How To Protect Your Trademark: Everything You Need To Know
Knowing how to protect your trademark, as a business owner, keeps your unique brand identity from being diluted due to its use by competitors.3 min read
Knowing how to protect your trademark, as a business owner, keeps your unique brand identity from being diluted due to its use by competitors.
Ownership of Intellectual Property
Trademarks are considered intellectual property (IP), a category that also includes patents, copyrights, and trade secrets. The ability to prevent others from using your trademark will depend on the following factors:
- Whether the use in question is likely to cause confusion in the market
- If your ownership of the trademark has been established with active use in the market
- The instance of the entity using your mark providing a similar product or service
- Whether the use in question dilutes the power of your trademark
- If the mark is being used in the same market and/or geographic area
Owning a trademark allows you to build customer recognition of your brand, which is a critical part of building a successful business. Clients can seek the trademark when they want to purchase your product or service.
Before using a symbol or name for your business, make sure another company isn't already using a similar trademark. If you skip this step, you may gain customer recognition only to find yourself defending against an infringement lawsuit.
A comprehensive trademark search will also keep your trademark application from being rejected by the USPTO. You can use the agency's online Trademark Electronic Search System to look for federally registered trademarks that are similar to yours.
Registering Your Trademark
Simply offering products with your trademark allows you to protect the mark by establishing active market use. Although you don't need to register your trademark, doing so provides an additional level of protection. You can do so easily through the United States Patent and Trademark Office (USPTO).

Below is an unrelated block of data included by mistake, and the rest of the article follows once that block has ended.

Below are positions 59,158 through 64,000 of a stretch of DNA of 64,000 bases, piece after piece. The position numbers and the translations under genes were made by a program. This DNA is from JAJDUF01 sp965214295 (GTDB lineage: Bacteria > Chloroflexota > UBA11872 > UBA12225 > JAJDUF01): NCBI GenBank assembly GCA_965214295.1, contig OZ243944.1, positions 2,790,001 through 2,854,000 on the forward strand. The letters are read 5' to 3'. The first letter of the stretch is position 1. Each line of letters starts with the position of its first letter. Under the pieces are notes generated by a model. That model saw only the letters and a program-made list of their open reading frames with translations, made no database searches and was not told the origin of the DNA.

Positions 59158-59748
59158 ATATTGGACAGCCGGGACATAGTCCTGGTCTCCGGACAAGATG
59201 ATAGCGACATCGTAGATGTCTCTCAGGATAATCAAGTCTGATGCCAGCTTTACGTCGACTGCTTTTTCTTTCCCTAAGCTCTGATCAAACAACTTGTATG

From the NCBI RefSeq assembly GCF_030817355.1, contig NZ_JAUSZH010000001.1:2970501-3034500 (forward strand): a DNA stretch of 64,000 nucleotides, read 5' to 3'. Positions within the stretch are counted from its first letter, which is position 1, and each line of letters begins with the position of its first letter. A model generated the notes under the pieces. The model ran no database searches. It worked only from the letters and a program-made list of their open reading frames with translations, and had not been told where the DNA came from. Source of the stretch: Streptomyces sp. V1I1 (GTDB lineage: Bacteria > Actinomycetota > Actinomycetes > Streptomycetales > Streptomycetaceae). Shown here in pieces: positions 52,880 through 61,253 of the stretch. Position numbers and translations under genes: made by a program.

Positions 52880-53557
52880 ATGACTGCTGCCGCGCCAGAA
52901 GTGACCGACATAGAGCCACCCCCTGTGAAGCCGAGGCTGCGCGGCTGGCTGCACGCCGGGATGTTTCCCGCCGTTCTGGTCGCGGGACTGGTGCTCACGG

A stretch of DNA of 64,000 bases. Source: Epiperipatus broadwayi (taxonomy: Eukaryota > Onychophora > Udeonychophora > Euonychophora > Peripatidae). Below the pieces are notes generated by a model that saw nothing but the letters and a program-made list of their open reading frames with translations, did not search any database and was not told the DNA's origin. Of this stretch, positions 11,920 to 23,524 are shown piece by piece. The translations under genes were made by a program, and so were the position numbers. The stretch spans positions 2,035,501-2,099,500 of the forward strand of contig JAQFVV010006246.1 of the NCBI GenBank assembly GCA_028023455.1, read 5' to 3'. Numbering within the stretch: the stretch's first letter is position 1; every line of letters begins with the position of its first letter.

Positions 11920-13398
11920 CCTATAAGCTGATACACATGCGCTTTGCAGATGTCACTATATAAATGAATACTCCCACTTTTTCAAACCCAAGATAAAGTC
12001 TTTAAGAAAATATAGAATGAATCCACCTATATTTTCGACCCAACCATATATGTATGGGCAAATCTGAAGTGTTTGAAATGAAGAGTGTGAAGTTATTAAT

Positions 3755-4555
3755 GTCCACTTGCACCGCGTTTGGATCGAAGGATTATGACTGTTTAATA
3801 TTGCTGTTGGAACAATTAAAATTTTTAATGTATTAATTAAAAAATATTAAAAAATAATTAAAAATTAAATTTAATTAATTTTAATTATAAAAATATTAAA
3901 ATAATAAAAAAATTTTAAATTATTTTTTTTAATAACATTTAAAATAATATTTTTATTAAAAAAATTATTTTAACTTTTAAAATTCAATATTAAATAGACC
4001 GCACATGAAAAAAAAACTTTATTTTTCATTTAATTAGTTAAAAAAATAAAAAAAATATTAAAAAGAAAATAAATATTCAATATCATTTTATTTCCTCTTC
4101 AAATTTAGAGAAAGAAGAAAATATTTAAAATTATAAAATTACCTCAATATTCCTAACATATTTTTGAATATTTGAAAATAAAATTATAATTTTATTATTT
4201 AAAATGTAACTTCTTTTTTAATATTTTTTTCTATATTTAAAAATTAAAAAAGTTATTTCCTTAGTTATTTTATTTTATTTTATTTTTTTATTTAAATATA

If you want to trademark a name for a product that will not be sold for several months, you can file an intent to use trademark registration. This reserves the trademark for use in the future, provided you do so within six months to three years. When you begin using the mark, trademark protection will be backdated to the filing of your intent to use application.
You can file your application through the online Trademark Electronic Application Service. You'll need to upload a picture of your mark and a document called a specimen, such as letterhead, that shows how it is used in commerce.
Your application should list the products and services covered under your mark, as your trademark will only be protected for the items indicated. The completed application will be reviewed by an examining attorney with the USPTO, who will respond with a letter called an office action, to address questions and concerns.
Once your mark is registered, make sure you take the necessary steps to maintain it over the years. Trademark registration is good for 10 years and can be renewed indefinitely for 10-year periods. However, documents to maintain the mark must be filed after the fifth year and ninth year after registration, as well as every 10 years thereafter. Failure to do so may invalidate your registration.
Methods of Trademark Protection
- Keep dated photos that illustrate your first use of the trademark in question, such as a time-stamped email receipt for business cards that include the trademark.
- Distinguish your mark by using a text treatment that allows it to stand out from surrounding text, such as a larger or bolder font.
- If you have registered your mark with the USPTO, you can use the R symbol in a circle next to the trademark.
- Unregistered trademarks can be marked for ownership by using either SM or TM. Simply using the trademark establishes ownership, but you can enhance your claim on the mark with these symbols.
- Monitor the market for use of similar trademarks and enforce your ownership of the mark when necessary.
- Send a cease and desist letter demanding that the infringing party immediately stop using the mark in question.
- File a trademark infringement lawsuit to prevent a competitor from using an infringing mark if your cease and desist letter is ignored. You may also seek damages for economic harm resulting from the infringement, such as lost sales, if the infringement was intentional.
If you need help with protecting your trademark, you can post your legal need on UpCounsel's marketplace. UpCounsel accepts only the top 5 percent of lawyers to its site. Lawyers on UpCounsel come from law schools such as Harvard Law and Yale Law and average 14 years of legal experience, including work with or on behalf of companies like Google, Stripe, and Twilio.